“You know what your problem is,” says the researcher to the teacher with the out-of-control class, “You are too focused on student compliance.”

[Exit the teacher stage left]

It’s not helpful. It’s not helpful at all.

Should teachers just buzz off?

Australian researcher, Dr. Linda Graham, has written a piece for the Times Educational Supplement in the U.K. It represents an interesting argument; an attempt to put the teachers-on-social-media genie back in its bottle.

In a familiar refrain, Graham argues that politicians and Tweeting teachers alike don’t really understand research. They look for quick fixes and “what works” when, in reality, education is far too complex for that.

Graham is particularly affronted by non-researchers asking academics for evidence to support their opinions. Researchers should be respected and evidence is a complicated business:

“This merry-go-round is affecting the nature of the dialogue between education researchers and some teachers – most commonly on social media, where demands are now being made for “a link to the research evidence” to justify an academic’s own views. However, these demands reflect poor understanding of how the research process works and what evidence is.”

This seems pertinent to a discussion that I have had with Graham on social media. Graham is a tireless promoter of the notion of differentiation and has referenced the work of Carol Ann Tomlinson and drawn attention to a differentiation approach known as ‘Universal Design for Learning‘ or UDL.

I am sceptical of the kind of differentiation represented by Tomlinson and by UDL. This is partly a logical argument: I find these forms of differentiation impractical and potentially counterproductive. However, I can also point to empirical evidence. A large U.S. study involving Tomlinson found no evidence to support differentiation and a recent review of UDL found no evidence of a positive effect on educational outcomes.

I have therefore suggested that advocates for these approaches need to provide some supporting evidence. I have not asked for ‘one definitive piece of evidence’; I have simply asked for evidence. And that’s reasonable.

You would think that Graham might welcome my critical questions, given her view of the importance of researching what doesn’t work. But no. Instead, I have repeatedly been told that differentiation is required by regulations and the law. Even if this were true, and I don’t think it is for the kinds of differentiation in question, this is a poor argument. It is fallacious; an argument from authority. As I have written before, it is the equivalent of stating that marriage equality is wrong because it is against the law in Australia.

The authority of researchers is of primary concern for Graham. She uses the rhetorical device of comparing those who question education research with climate change deniers. And yet she must realise that the weight of evidence on climate change is vastly different to that for UDL.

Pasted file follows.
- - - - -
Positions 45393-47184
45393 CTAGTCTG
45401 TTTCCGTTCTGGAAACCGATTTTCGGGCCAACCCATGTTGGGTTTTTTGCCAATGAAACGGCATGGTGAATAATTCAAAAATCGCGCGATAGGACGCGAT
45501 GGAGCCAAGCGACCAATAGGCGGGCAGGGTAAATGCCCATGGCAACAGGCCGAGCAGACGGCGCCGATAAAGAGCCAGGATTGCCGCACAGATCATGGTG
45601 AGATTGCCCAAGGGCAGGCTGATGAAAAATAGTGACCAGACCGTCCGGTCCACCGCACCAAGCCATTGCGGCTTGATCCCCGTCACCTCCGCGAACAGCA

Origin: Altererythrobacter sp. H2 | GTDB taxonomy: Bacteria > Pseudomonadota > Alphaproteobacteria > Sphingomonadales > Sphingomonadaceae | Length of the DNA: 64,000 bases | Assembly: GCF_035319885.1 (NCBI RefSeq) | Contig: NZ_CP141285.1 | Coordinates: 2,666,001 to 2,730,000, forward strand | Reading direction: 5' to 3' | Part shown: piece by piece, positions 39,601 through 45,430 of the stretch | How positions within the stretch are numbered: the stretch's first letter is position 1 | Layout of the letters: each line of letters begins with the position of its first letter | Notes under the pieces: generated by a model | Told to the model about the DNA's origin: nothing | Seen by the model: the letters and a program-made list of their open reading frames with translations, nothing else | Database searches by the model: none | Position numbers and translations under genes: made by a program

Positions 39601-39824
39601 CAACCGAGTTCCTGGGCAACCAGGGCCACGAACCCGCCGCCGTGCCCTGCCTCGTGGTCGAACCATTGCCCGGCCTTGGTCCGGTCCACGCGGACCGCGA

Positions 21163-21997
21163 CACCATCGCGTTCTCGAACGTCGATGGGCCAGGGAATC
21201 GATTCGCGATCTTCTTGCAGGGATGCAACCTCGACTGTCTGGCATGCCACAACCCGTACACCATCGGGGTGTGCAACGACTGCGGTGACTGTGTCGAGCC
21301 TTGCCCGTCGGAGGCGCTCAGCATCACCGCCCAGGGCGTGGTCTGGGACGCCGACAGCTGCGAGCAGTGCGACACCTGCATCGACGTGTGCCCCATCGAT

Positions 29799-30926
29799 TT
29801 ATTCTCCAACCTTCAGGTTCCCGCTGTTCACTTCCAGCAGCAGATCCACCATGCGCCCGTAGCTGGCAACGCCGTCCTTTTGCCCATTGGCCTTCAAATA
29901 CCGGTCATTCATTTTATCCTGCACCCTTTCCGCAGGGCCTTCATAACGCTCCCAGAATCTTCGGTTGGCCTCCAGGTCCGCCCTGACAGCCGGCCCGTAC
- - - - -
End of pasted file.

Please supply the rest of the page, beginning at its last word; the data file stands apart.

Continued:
I’m just not convinced that teachers should uncritically accept the views of education researchers. If nothing else, it provides a poor model to our students who we encourage to think critically. And after all, a lot of education research is far removed from teachers’ concerns. Take a look at some of the papers presented at last year’s Australian Association for Research in Education (AARE) conference. 

It is clear that many researchers take an ideological stance, assuming certain starting points from the various theories they subscribe to. Francis Bacon understood this:

“Those who have handled sciences have been either men of experiment or men of dogmas. The men of experiment are like the ant, they only collect and use; the reasoners resemble spiders, who make cobwebs out of their own substance. But the bee takes a middle course: it gathers its material from the flowers of the garden and of the field, but transforms and digests it by a power of its own.”

Education research is full of cobwebs. Teachers want to be more bee. Tough luck if some people are irritated by the buzzing.

Which school systems keep improving?

I was alerted to the following tweet by @thingsbehindsun

The slide in question by Andy Buck suggests that Canada and Finland “keep improving” while the U.K. and the U.S. “don’t improve much”:

Let’s have a look at the PISA data for Canada and Finland:

They are not improving. 

If we look at the U.K. and the U.S., things seem pretty static apart from a fairly obvious decline in U.S. maths performance which is, no doubt, related to the increasing influence of constructivist maths approaches:

These graphs also hide an important amount of regional variation. Canada, the U.K. and the U.S. all have multiple education systems. For instance, the comments in the slide would better describe the approach in England than Scotland, and Scotland’s results are in decline.